The next segment of Missouri waterfowl hunting is the early Canada goose season which runs from Oct. 5-13 and is statewide. Shooting hours are one-half hour before sunrise to sunset and the limit is three Canada geese and/or Brant geese.
As September winds down, much of the hunting talk is focused on archery season (started Sept. 15), dove season (started Sept. 1) or perhaps fall turkey season (opens Oct. 1); but amongst these seasons is a hunting opportunity that will give waterfowl hunters a chance to put some goose meat on the table.
The next segment of Missouri waterfowl hunting is the early Canada goose season which runs from Oct. 5-13 and is statewide. Shooting hours are one-half hour before sunrise to sunset and the limit is three Canada geese and/or Brant geese. (Brants are geese that are most common in the western and eastern U.S., but show up on occasion in the Midwest and resemble Canada geese.) Like other waterfowl, Canada geese and Brants must be hunted with non-toxic shot.
Like all of Missouri’s waterfowl seasons, this brief hunting season is based upon a migration pattern but, unlike the state’s other duck and goose seasons, the target of the early Canada goose season isn’t birds from the northern parts of the continent flying through the state to regions further south; its target is resident birds that have flown north to molt and are returning home.
This process, called a “molt migration,” is something that occurs with Canada goose populations in a number of states throughout the central and eastern U.S. Molting is the process through which birds replace their feathers. Canada geese become flightless during their molt. Not all Canada geese travel to go through their molting periods – it tends to be younger birds that fly north to molt in summer. The reason for this is that most Canada geese don’t breed until they’re three or four years old. Thus, it’s easier for young adult birds to migrate to other areas to go through their molt because they aren’t watching over goslings. (They either haven’t mated yet or perhaps, due to inexperience, their first nesting failed). Conversely, it’s more necessary that older, more mature geese stay put because they have offspring to look after.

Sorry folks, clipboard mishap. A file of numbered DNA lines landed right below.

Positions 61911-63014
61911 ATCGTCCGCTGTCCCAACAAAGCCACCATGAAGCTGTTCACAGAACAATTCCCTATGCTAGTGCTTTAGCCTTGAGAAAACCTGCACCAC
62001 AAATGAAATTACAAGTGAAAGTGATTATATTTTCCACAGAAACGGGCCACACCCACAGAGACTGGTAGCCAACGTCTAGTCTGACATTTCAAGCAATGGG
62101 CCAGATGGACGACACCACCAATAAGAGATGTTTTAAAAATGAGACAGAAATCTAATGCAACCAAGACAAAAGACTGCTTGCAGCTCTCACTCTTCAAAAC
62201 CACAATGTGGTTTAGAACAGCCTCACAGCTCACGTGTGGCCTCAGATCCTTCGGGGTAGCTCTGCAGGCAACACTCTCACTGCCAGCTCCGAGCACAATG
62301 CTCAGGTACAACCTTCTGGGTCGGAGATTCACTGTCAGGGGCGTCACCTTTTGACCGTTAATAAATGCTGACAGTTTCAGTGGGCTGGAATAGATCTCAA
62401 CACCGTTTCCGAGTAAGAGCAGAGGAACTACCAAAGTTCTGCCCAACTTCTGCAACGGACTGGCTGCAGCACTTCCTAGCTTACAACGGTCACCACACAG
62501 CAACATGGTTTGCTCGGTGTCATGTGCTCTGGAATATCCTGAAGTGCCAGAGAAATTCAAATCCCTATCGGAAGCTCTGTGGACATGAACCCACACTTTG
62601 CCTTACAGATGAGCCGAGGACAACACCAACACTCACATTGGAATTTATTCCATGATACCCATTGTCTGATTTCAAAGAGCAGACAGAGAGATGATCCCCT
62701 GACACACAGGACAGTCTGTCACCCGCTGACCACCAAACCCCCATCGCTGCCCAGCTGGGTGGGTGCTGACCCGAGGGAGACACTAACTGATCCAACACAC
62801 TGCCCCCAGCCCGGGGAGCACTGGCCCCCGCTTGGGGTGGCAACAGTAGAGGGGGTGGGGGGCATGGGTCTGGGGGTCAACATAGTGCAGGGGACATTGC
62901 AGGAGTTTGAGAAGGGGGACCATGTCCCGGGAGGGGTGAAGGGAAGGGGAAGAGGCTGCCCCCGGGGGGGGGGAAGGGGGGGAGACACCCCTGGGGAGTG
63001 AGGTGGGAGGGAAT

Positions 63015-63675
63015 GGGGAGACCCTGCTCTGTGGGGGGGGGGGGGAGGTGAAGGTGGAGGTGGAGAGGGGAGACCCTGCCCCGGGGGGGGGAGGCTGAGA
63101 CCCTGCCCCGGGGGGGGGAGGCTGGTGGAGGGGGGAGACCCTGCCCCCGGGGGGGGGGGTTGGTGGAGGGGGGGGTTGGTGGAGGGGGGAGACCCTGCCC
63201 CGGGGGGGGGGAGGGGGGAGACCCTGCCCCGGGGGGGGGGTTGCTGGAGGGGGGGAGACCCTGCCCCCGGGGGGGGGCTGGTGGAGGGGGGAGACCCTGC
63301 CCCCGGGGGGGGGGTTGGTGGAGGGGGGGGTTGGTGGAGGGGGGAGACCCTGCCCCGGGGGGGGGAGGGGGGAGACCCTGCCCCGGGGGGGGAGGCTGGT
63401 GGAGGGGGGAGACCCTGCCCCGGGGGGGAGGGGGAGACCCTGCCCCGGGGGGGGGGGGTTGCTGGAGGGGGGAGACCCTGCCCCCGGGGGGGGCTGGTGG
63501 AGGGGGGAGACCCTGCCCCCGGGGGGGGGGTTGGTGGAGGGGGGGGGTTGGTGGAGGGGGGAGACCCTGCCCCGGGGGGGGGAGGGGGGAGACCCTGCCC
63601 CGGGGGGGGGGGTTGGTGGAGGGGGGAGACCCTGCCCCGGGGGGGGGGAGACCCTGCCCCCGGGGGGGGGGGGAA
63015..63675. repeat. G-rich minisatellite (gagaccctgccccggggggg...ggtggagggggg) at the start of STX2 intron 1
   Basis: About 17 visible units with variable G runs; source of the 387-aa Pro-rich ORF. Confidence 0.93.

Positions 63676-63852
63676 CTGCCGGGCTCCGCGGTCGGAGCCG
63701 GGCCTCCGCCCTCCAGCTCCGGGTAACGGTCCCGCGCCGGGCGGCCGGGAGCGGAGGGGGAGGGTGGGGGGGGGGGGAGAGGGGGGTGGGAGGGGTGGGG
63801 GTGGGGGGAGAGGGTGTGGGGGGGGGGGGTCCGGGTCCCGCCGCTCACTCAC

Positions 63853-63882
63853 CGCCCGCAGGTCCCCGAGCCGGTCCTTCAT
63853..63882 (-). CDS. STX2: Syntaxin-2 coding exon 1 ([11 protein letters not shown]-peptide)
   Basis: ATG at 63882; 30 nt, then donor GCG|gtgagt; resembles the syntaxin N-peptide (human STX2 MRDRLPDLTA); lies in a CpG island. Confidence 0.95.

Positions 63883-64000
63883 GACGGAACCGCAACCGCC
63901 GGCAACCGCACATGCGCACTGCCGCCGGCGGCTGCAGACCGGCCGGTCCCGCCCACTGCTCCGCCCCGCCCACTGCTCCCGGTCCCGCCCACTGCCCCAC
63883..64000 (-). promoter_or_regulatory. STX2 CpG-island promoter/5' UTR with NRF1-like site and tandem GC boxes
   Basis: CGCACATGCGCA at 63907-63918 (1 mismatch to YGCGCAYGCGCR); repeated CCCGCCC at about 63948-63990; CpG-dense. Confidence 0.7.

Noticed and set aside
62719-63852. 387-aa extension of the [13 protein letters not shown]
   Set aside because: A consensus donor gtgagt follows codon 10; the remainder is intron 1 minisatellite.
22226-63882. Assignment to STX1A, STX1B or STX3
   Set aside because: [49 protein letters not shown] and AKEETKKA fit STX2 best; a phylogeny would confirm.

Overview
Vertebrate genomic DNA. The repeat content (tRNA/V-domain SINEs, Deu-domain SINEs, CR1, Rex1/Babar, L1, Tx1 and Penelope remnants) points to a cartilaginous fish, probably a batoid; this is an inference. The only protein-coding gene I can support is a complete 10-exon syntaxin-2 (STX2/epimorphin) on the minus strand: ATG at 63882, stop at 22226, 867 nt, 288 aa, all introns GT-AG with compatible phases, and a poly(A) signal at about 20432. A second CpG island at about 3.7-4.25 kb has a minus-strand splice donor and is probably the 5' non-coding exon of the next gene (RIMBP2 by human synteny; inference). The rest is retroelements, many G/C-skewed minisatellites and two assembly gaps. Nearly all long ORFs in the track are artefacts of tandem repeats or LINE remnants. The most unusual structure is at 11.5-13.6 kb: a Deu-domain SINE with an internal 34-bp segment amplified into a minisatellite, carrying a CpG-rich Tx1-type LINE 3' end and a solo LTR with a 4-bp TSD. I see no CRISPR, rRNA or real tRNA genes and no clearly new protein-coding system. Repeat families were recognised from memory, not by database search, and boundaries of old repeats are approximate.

Missouri isn’t the only state to have an early Canada goose season. A number of other states have these early goose hunting seasons, as well. The early season is one of the tools being used to keep the Canada goose population under control.
Canada goose numbers are abundant today in Missouri and elsewhere, but that hasn’t always been the case. By the early 1960s, over-hunting and habitat destruction had severely reduced numbers of these large birds (they have wingspans up to six feet) in many parts of the central U.S. That’s hard to believe today. Canada goose numbers have rebounded to the point where they are common sights for many Ozarkers – and problem-causers for some homeowners and farmers.
Some people’s goose problems are yards and parks filled with goose droppings. Others have to deal with geese eating their garden plants or crops. Still other problems arise in the spring when these large birds aggressively defend their nests.
The early Canada goose season may not solve goose problems in specific urban areas, but it is a tool that’s helping to keep the overall goose population – and problems caused by that population – under control. In addition to city parks and golf courses, these birds are also becoming increasingly common sights (and causing the same types of problems) in rural grain fields and large ponds.
Urban residents won’t be able to hunt geese inside the city limits, but there are steps they can take to solve their goose problems, too. If you’re feeding geese, stop it. It may be a common practice to throw bread or other food to geese, but when you do that, you’re setting yourself up for trouble and they’re not helping the geese much, either. The junk food the birds get through these hand-outs doesn’t provide good nutrition. This is evidenced by the wing deformities commonly found on geese in areas where they’re fed regularly by humans. Because they have trouble flying, many geese with deformed wings eventually fall prey to dogs or other predators.
Hunting, harassment or eliminating attractants (food, habitat, etc.) doesn’t always remedy nuisance goose problems. In some instances, individuals or businesses may be able to use more drastic control methods after obtaining the proper permits from the U.S. Fish & Wildlife Service. For advice on nuisance goose problems, call your nearest Missouri Department of Conservation office or contact person. Canada geese information can also be found at www.missouriconservation.org
Francis Skalicky is the media specialist for the Missouri Department of Conservation’s Southwest Region. For more information about conservation issues, call 417-895-6880.